Originally posted by shavixmir
The same amount of immigrants are going to enter Britain.
Scotland will have a second referendum and will leave the UK.
The border in Ireland is going to cost the UK a lot of money.
A lot of small businesses who trade with Europe will be screwed.
Major investors will leave London for the mainland.
England will become ever more the sweatshop ...[text shortened]... friction in parliament and on the streets: people voted for something they're not going to get.
Edit: (sorry for the wall of text shavixmir, this ended up being longer than intended, but please take the time to read it)
Not one company or bank has moved any operations from the UK. A study done published yesterday by the financial times showed that investors regard the UK as the world's 3rd most important country for investment, beating germany for the first time. The economy grew close to 2.5 percent last year, fantastic growth for a developed country.
Brexit will not stop the UK from becoming the richest country in Europe by 2030, and there has not, and will not be, an exodus from London. No other european city has remotely the infrastructure to handle banking.
There is a saying. It goes "It takes 3 days to fire someone in London, 3 months in geneva and 3 years in Paris". London was always the finance capital of the world for the entire modern era, and the single market has been in effect for 12 years. The single market didn't make london, and London doesn't need it to stay competitive. Especially not with dozens of countries lining up for free trade deals. Investor confidence is at an all time high, and it is rising on a monthly basis.
There will be a crackdown on immigration. Slowly, but gradually. Some immigration is positive, and many recognize this, but uncontrolled is putting extreme pressure on our NHS, which is on the brink of collapse, and housing.
Small businesses won't be screwed. A free trade deal will be struck between the UK and the EU, just like the EU has done with other countries. The EU needs what the UK has to offer, and the UK needs the EU. Whatever the dynamics, once everyone has calmed down a deal will be struck, and there will be compromise on both sides.
Regarding Scotland, we would all be terribly sad if they decided to leave because we have been through thick and thin together for 400 years, and we will be perfectly fine after brexit, but anyway. Nicola Sturgeon's party wants independence no matter what happens, and brexit just brings forward the second referendum by a few years. The polls for support are completely unchanged from two years ago, 55-45, so all this has done is make it happen sooner rather than later.
Just like in Quebec, there will be a second vote to put it to bed once and for all. If Scotland chooses to leave, from an unemotional point of view it will harm them more, but I will let go. It is their sovereign right to leave, if they so wish. The UK does not colonize anyone anymore. The UK will not try to make an example out of Scotland for leaving, as people should want to be part of a club. Trying to bully people into staying in will never work in the long run.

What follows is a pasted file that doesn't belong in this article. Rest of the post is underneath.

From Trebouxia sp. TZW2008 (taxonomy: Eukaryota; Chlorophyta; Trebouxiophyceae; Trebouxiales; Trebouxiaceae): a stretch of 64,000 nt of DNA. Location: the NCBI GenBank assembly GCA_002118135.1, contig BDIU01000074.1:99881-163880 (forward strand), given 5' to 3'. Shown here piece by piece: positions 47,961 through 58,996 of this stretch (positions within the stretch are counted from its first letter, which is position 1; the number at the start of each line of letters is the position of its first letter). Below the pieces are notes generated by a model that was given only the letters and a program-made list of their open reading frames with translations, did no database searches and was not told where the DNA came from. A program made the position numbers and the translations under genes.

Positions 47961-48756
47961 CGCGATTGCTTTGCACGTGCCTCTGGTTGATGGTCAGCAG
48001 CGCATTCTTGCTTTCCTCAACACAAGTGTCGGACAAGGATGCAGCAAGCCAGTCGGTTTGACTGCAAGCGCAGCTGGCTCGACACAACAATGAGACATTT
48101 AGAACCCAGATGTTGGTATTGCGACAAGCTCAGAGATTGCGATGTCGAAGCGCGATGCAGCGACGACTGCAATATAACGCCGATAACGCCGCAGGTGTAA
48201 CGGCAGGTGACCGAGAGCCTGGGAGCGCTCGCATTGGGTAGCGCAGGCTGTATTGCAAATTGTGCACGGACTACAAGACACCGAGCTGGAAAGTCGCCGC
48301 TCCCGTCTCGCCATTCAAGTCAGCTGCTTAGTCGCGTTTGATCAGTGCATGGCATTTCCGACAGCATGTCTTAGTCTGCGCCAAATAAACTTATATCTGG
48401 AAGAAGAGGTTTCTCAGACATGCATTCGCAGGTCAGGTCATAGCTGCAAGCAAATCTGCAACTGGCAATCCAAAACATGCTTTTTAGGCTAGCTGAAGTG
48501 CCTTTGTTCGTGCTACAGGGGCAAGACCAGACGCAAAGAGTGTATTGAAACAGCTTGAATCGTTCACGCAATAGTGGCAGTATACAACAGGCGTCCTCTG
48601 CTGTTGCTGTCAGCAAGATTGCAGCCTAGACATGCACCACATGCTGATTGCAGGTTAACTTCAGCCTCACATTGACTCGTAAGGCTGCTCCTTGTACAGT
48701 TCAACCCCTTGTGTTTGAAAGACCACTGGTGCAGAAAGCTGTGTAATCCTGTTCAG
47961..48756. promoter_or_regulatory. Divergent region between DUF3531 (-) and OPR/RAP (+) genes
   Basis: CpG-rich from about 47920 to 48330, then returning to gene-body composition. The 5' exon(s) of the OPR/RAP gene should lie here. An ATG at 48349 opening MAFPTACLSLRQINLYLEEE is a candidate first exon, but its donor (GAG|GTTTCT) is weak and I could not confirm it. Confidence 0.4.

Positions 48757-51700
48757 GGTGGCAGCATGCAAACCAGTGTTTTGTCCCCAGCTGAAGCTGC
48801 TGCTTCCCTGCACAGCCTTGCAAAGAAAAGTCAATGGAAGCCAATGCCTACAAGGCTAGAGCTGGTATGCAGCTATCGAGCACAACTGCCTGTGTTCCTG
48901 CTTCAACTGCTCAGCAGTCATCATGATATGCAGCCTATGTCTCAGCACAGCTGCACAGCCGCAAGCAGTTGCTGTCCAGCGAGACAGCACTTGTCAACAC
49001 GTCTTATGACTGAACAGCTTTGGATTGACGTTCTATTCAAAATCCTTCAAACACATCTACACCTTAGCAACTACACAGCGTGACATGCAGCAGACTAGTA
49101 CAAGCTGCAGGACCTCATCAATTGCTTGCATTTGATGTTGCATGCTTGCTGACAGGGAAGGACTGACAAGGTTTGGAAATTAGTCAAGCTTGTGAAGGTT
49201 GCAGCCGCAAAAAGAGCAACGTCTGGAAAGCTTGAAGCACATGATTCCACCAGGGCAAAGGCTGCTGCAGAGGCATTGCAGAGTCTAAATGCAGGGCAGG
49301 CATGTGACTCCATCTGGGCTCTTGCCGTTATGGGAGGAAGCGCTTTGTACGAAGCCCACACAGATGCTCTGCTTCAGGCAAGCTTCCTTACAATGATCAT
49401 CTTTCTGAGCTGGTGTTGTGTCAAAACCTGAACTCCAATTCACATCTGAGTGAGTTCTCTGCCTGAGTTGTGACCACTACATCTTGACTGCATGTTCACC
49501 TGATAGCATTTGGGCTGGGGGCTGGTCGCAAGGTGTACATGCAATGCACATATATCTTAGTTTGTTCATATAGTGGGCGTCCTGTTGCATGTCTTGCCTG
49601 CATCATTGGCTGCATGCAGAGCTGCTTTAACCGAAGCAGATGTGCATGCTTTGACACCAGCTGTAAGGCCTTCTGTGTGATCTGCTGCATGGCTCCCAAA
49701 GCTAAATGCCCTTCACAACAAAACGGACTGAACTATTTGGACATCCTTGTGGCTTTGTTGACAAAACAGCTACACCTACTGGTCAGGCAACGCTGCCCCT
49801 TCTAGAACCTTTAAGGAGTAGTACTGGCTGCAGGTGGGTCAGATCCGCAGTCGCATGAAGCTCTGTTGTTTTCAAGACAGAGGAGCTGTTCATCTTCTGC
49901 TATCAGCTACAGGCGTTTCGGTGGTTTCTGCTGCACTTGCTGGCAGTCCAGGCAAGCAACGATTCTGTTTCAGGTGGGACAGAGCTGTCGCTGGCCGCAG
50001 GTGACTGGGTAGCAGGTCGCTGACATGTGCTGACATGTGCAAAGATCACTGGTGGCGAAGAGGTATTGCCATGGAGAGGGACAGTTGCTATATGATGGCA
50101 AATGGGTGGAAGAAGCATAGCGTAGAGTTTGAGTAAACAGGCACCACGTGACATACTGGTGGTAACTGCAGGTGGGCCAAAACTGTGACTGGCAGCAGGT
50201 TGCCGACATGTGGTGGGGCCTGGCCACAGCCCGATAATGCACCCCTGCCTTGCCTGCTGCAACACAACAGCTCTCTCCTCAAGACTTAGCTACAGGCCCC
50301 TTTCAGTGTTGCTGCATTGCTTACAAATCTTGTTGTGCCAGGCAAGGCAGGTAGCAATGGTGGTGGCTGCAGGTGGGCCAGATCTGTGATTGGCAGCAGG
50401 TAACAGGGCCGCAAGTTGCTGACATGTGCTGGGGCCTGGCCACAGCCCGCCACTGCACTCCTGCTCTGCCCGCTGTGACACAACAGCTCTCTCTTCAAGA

From an emotional standpoint I would be upset but I'm not sure it would last long. Once it becomes evident that Scotland cannot be admitted to the EU with the current state of its economy or the fact that there are issues with spain and others etc, and being forced to adopt the Euro which is fundamentally flawed, the SNP will struggle to hold onto power.
Scotland needs this vote and the nation needs to have this discussion regarding independence, because we need to get it out of our systems. At the end of the day we might end up a closer union, and on towards a brighter future. Plus the uncertainty is wreaking havoc on the Scottish economy, and nobody wants to see it damaged more.
You misjudge the mood in the UK regarding brexit. Theresa May, has, for the most part, turned brexit britain into a beacon of calm. She has remained completely unantagonistic towards the EU, and has frequently mentioned that she wants the EU to succeed, it's just that we were never really committed to the idea. But if you want it, that's OK. Just today she refused to meet Marine le Pen, who is an enemy of european integration, and an actual fascist, not today's version of one. She, and most of us, don't want to harm the EU, we just don't want to be a part of it anymore. Not that we really were in the first place.
She has turned many remainers into reluctant brexiteers, and has managed to unite the nation with a positive message and level headedness. She has avoided being petulant like Michel Barnier and Guy Verhofstad, and it is starting to have an affect. Jean Claude Juncker's tone has changed dramatically over the past month or so, and the negotiations will be difficult, but constructive.
It will not be an easy road, and there will be bumps, but we are far from screwed. The UK has been through so much worse in the past. Two world wars, the breakup of the empire and loss of our place on the world stage, to the responsibility of kicking some sense into Germany every so often